The same microclimate which allows growers in Garda Trentino to cultivate olives also provides excellent growing conditions for grapes. The area produces a range of wines both from local grapes (Nosiola, Sciava and Lagrein) and international vines.
It was the Vino Santo Trentino, made by drying nosiola grapes through until Holy Week, and then fermenting it for several years, which stood out for me. At the winery of producer Gino Pedrotti, we learnt more,
With only 5 hectares of vineyards set in the Marocche, Gino’s daughter and son, Guiseppi, produce a small range of organic and natural wines. Three whites, four reds and a vino santo, around 25,000 bottles a year in total. It’s Guiseppi, the wine maker, who has led the move to organic and biodynamic wines, something his sister tells us needs passion, time and expertise. We taste the 100% nosiola and l’Aura – a blend of nosiola and chardonnay named after the wind which helps make this region unique.
Then, the vino santo, a traditional sweet wine made with nosiola grapes grown on the steep slopes of the valley. The grapes are harvested towards the end of September or early October then spread on special shelves in the drying room.
There, with large windows open to the elements, they dry thanks to the wind and to botrytis cinerea, the “noble rot”. In April, Holy Week, the grapes are pressed and the wine fermented for a further two to three years (fermentation stops naturally before all the alcohol has turned to sugar) . For the first two to three years, the wine is fermented in steel tanks then transferred to barique where it is matured for three or four more years. Finally it is bottle aged for at least a year before being ready to drink. The result . We tasted a 2001 which was delicious, honeyed and fragrant without being in the least bit sickly..
It’s an expensive process, we learnt that 100kg of grapes yields just 18 ltrs of wine which drops to 15ltrs during the ageing process. And, for my money it is utterly delicious (yes I did buy some to bring home).
3. Carne Salada
A salted beef product, Carne Salada is made by pressing raw beef rump pieces, layered in a salt and herb mixture. On the menu of many of the restaurants we visited, it’s a product which is unique to the region, very tender and lean but without any inherent saltiness. The curing process takes around 20 days and the resulting meat is either sliced thinly, carpaccio style, minced into a tartare or cut into slightly thicker slices, escalopes, which are beaten out then flash fried and served with local beans.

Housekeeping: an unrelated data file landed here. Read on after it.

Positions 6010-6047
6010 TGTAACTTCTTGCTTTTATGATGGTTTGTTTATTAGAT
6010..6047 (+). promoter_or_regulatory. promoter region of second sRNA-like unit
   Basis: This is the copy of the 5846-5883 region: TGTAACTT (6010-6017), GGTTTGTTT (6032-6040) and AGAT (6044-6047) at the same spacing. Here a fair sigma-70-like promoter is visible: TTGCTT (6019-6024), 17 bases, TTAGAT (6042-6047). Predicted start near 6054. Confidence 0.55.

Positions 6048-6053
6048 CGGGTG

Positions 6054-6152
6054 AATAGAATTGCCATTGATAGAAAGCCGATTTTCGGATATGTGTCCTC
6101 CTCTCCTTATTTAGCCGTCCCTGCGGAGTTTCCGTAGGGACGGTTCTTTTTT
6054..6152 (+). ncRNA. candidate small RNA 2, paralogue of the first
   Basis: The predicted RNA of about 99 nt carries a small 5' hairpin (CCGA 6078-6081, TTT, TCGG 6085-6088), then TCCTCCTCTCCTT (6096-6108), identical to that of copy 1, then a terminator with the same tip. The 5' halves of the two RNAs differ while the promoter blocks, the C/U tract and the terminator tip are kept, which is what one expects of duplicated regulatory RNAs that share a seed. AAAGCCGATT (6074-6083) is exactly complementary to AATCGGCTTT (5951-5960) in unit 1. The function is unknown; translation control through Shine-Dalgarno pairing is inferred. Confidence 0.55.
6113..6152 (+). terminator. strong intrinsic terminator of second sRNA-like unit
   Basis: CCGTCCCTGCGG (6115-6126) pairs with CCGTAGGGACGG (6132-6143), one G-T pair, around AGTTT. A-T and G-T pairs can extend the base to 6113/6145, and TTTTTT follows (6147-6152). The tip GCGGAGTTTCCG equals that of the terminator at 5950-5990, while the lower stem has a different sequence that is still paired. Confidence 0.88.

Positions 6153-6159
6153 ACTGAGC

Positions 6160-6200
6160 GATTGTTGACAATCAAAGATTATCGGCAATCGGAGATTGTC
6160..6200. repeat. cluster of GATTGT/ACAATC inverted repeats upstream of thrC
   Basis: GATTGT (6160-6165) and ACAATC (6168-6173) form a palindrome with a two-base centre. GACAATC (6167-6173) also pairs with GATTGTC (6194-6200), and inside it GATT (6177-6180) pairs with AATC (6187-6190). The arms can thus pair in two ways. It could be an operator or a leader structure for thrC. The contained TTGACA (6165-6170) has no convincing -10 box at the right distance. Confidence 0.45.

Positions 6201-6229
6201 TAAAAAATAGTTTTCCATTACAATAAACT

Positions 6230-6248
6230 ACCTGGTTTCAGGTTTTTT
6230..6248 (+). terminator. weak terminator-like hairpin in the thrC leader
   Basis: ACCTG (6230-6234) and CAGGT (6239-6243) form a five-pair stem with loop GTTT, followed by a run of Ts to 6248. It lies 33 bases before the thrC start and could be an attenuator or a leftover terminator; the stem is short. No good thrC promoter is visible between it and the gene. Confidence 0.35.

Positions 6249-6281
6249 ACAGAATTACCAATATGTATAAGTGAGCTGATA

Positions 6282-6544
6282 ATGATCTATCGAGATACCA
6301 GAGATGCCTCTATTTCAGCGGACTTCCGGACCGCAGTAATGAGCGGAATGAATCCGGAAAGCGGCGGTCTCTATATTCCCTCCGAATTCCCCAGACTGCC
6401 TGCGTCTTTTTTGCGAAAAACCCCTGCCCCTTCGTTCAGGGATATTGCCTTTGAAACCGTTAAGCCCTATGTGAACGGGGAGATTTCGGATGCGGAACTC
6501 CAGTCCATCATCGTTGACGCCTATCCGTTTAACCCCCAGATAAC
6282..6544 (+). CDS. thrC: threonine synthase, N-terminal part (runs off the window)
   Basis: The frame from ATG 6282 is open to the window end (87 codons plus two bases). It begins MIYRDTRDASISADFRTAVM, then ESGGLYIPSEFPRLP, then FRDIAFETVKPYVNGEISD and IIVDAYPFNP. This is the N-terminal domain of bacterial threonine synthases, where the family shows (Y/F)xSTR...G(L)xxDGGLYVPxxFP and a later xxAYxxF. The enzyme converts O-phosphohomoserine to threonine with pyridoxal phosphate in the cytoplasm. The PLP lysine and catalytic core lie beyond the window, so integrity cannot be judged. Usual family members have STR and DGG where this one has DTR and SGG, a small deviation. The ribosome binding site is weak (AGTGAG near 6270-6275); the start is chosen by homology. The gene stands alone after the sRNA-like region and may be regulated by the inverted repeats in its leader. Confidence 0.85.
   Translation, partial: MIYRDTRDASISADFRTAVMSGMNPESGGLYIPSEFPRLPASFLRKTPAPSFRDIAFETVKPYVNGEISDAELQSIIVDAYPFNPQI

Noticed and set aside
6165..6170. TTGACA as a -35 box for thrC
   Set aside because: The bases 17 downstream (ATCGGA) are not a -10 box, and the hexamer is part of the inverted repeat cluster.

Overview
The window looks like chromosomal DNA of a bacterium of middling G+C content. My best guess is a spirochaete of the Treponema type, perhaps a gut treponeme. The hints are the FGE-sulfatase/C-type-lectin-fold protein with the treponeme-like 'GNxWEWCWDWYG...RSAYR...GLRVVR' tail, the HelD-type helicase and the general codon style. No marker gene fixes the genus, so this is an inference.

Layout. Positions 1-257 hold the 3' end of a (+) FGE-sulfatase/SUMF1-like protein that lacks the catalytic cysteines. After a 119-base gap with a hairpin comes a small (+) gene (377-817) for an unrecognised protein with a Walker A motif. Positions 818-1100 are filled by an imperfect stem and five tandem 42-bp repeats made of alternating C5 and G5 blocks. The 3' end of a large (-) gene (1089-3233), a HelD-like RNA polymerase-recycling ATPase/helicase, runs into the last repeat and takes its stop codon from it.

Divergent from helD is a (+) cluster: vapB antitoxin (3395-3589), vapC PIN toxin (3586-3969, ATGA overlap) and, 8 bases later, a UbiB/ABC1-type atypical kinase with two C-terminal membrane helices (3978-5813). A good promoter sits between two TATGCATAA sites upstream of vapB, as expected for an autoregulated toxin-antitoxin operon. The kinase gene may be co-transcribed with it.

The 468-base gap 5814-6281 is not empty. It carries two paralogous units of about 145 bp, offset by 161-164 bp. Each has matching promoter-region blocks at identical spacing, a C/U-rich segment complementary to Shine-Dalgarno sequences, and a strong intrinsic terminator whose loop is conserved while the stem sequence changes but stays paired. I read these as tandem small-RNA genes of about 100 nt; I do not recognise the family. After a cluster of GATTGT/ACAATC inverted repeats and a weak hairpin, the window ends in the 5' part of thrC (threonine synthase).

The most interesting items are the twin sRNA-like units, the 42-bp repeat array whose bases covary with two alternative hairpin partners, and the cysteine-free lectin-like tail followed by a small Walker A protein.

At Antica Croce we also shared the traditional dish of Carne Salada and Beans, a robust plateful which for me lost some of the finesse of the Carne Salada served raw. The restaurant prepares its own Carne Salada and served as a carpaccio it was meltingly tender and delicious – very different to the cooked dish.
A few days later, we were served more Carne Salada, as a tartare and carpaccio while we were tasting olive oils in Arco. It was stronger, a deeper red and quite different to the home made version served at Antica Croce, though no less delicious. Perhaps it depends on the length of time the meat is cured?
There are various recipes for Carne Salada on the internet but I am reliably informed that for a true dish there should be no added water or wine, it’s a dry brine where the unique texture of the meat comes from the way the meat is trimmed and massaged during the brining process. If you are looking to buy Carne Salada then it is worth watching for the DeCo (Denomination of Town Origin) classification, which shows that the meat is produced from the right town using the traditional method.
I was a guest of Garda Trentino Tourist Board for this trip
I flew to Verona with British Airways. There are direct flights to Verona from London with British Airways and Easy Jet. A transfer to Garda Trentino will take around an hour by car.
I stayed at Hotel Luise in Riva del Garda.